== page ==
He has combined with others to subject us to a jurisdiction foreign to our constitution, and unacknowledged by our laws; giving his Assent to their Acts of pretended Legislation:
For quartering large bodies of armed troops among us:
For protecting them, by a mock Trial, from Punishment for any Murders which they should commit on the Inhabitants of these States:
For cutting off our Trade with all parts of the world:
For imposing Taxes on us without our Consent:
For depriving us, in many cases, of the benefits of Trial by Jury:
For transporting us beyond Seas to be tried for pretended offences:
For abolishing the free System of English Laws in a neighbouring Province, establishing therein an Arbitrary government, and enlarging its Boundaries so as to render it at once an example and fit instrument for introducing the same absolute rule into these Colonies:
For taking away our Charters, abolishing our most valuable Laws, and altering fundamentally the Forms of our Governments:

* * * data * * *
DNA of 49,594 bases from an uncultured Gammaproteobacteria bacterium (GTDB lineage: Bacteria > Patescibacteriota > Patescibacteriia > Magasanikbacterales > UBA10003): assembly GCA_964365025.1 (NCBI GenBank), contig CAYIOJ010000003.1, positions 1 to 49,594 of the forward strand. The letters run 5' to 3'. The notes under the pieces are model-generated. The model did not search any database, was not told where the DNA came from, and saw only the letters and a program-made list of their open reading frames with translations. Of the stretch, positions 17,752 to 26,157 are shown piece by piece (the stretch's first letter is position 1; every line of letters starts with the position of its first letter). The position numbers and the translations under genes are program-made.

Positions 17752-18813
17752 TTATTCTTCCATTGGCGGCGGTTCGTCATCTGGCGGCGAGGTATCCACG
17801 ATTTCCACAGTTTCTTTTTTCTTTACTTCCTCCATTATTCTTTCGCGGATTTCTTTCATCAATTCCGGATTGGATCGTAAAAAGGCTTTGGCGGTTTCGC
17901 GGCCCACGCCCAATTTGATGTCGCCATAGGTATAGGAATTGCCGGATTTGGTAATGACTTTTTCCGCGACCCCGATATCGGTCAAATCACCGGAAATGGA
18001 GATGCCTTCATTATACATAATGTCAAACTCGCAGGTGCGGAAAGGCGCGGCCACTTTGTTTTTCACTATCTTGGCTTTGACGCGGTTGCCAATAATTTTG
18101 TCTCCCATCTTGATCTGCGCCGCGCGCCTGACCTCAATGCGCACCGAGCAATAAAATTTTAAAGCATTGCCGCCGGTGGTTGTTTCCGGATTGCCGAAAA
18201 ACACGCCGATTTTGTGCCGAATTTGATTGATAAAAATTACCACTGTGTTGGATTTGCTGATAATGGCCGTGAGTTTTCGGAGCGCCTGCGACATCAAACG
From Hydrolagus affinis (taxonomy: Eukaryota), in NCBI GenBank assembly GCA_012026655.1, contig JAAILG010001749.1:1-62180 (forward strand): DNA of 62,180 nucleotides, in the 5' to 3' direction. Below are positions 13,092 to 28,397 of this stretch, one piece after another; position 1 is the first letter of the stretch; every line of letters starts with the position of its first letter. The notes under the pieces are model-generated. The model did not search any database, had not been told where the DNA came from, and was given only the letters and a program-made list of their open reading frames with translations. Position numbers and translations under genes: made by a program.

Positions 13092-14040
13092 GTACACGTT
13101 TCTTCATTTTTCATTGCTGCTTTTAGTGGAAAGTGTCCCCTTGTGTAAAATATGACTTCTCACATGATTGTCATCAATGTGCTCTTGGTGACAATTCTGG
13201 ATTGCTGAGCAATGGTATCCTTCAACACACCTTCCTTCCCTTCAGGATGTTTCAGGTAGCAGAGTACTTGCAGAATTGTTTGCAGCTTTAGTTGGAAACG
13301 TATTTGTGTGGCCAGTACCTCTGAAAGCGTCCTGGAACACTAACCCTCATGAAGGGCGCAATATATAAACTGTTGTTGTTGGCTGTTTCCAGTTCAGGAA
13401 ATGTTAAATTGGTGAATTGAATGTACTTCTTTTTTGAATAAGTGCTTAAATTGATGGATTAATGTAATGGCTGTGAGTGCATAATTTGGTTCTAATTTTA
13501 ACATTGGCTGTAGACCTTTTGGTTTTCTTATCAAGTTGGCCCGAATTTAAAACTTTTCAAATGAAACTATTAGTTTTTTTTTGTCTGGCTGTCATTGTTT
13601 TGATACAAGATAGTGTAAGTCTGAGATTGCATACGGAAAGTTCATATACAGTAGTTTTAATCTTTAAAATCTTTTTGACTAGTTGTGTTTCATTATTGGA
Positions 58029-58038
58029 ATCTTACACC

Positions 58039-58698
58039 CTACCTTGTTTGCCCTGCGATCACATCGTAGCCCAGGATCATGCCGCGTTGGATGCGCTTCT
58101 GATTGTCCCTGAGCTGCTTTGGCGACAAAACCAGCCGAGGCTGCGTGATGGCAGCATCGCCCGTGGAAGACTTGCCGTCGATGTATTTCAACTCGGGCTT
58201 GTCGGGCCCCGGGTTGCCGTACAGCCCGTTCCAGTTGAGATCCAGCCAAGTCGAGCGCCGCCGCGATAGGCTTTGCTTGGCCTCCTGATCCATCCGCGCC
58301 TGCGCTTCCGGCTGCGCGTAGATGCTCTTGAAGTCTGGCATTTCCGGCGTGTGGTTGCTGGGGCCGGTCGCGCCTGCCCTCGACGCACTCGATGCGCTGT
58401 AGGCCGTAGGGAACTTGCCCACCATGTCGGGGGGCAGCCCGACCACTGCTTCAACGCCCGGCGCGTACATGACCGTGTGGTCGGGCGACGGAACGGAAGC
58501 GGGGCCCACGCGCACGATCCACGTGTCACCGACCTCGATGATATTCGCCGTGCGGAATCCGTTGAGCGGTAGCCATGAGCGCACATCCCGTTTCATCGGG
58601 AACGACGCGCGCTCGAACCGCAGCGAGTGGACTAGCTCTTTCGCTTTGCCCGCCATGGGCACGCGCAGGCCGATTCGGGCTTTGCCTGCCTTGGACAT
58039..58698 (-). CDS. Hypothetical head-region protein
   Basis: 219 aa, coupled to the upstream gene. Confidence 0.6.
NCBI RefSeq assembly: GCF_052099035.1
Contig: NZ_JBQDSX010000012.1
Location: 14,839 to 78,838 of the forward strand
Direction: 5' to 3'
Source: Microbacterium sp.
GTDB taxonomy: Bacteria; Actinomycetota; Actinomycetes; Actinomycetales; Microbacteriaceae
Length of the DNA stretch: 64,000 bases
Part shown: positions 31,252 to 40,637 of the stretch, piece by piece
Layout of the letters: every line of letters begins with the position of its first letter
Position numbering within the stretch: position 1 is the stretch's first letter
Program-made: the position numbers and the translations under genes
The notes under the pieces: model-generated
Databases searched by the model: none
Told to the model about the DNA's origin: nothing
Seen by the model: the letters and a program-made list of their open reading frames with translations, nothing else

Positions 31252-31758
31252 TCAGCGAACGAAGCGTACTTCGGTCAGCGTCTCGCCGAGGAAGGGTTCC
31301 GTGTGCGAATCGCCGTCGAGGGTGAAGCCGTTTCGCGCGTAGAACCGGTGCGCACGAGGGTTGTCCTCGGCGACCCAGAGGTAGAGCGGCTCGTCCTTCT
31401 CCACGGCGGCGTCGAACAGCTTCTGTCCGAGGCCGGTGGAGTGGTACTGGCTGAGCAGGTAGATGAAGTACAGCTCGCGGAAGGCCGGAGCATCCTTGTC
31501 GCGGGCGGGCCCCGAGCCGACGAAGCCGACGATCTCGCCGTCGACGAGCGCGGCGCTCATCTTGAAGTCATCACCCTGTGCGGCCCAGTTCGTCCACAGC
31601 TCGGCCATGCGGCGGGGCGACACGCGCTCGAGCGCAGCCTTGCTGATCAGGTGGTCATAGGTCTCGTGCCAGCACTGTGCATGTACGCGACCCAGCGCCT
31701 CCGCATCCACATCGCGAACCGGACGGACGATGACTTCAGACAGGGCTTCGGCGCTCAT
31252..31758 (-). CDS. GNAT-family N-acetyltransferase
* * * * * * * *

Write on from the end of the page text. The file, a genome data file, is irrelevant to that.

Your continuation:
For suspending our own Legislatures, and declaring themselves invested with Power to legislate for us in all cases whatsoever.
He has abdicated Government here, by declaring us out of his protection, and waging War against us.
He has plundered our seas, ravaged our Coasts, burnt our towns, and destroyed the Lives of our People.
He is at this time transporting large Armies of foreign Mercenaries to compleat the works of death, desolation and tyranny, already begun with circumstances of Cruelty and perfidy scarcely paralleled in the most barbarous ages, and totally unworthy the Head of a civilized nation.
He has constrained our fellow Citizens, taken Captive on the high Seas to bear Arms against their Country, to become the executioners of their friends and Brethren, or to fall themselves by their Hands.
He has excited domestic insurrections amongst us, and has endeavoured to bring on the inhabitants of our frontiers, the merciless Indian Savages, whose known rule of warfare, is an undistinguished destruction of all ages, sexes and conditions.